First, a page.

Nursing Leadership One of the
Words: 3316 Length: 8 Pages Topic: Leadership Paper #: 83478971

As noted above, one of the most prominent leadership theories that has been applied to the nursing profession is transformational leadership. Properly applied and managed, transformation leadership can also be used to facilitate creativity in the workplace. For instance, according to Vesterinen, Isola and Paasivaara (2009, p. 504), transformational leadership can create changes and, by definition, is capable of transformed individuals and the organization in which they work. By providing

Managed Care
Words: 11398 Length: 44 Pages Topic: Health - Nursing Paper #: 74697606

Nursing Tasks, Methods, And Expectations State of the Industry The Art and Science of Nursing Relative Pay Scales Male Nursing Roles Sex Stereotypes The Influence of the Nationalized Healthcare Debate Proposed Methods toward Recruiting Nurses Joint Corporate Campaigns Steps to Recruiting Men Wages issues Recent employment trends in the nursing field have demonstrated a disconcerting drop in the number of employed and employable nurses. In what has been traditionally a female dominated filed, the exit rate of both men and women,

Current Issue in Nursing Nursing Shortage
Words: 1864 Length: 6 Pages Topic: Nursing Paper #: 72215355

Current Issue in Nursing: Nursing Shortage Nursing quality and adequate staffing are intertwined. Adequate levels of nurses, lower nurse to patient ratios, and also more highly trained nurses are associated with better health outcomes and lower mortality rates. But despite the fact that there is high demand for nurses, and also increased interest in entering this very exciting profession, retaining qualified nurses and recruiting new nurses is a struggle for many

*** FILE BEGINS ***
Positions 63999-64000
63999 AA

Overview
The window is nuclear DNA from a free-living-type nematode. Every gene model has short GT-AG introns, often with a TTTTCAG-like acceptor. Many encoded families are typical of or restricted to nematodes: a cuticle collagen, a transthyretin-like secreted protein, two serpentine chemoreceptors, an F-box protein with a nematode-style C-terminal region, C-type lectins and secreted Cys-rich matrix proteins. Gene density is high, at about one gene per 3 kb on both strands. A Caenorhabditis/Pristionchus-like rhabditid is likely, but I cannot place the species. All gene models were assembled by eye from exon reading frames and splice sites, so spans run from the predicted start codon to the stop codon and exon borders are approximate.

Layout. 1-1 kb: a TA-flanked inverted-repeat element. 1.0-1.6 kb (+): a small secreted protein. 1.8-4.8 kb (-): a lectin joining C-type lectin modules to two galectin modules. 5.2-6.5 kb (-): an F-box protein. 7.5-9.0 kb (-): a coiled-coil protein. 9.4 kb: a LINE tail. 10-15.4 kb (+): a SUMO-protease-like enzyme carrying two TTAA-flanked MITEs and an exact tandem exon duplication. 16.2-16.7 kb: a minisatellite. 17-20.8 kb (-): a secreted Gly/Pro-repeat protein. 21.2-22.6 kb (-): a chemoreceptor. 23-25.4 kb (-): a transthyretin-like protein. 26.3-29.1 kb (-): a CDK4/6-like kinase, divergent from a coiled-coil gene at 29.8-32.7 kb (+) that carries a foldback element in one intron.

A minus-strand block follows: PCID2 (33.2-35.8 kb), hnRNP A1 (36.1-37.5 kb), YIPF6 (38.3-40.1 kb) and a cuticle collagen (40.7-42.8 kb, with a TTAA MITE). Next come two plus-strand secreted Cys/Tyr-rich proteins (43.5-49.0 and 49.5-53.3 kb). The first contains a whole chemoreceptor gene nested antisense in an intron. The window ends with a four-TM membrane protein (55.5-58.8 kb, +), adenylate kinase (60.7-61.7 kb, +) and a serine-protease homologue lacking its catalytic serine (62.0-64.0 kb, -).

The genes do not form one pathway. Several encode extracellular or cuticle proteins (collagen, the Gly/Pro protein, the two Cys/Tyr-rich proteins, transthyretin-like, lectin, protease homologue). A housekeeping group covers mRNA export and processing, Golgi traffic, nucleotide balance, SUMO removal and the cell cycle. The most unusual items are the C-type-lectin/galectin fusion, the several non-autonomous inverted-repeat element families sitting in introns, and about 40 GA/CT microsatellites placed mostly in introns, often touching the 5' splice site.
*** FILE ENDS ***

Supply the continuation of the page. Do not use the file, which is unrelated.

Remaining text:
Family Values in Healthcare
Words: 1316 Length: 4 Pages Topic: Family and Marriage Paper #: 69675712

Family Values in Nursing There is much credence to the idea that families work together in promoting either bad or good values as it relates to eating habits, general health habits and general health practices. Indeed, a family works as a system, good or bad, to perpetuate good things or bad things over the course of its functioning and existence. Much the same thing happens with nursing as a group of

Nursing Education
Words: 10931 Length: 40 Pages Topic: Health - Nursing Paper #: 67256059

Cross-Sectional Study to Determine Factors in the Educational Advancement of the Licensed Practical Nurse to the Registered Nurse in the State of North Carolina According to the Harvard Nursing Research Institute, United States nursing school enrollments dropped by 20.9% from 1995 to 1998 (Healthcare Review, 2000). Behind headlines such as this one are the overwhelming issues which threaten the nursing workforce: 1) staffing cuts, 2) mandatory overtime, and 3) the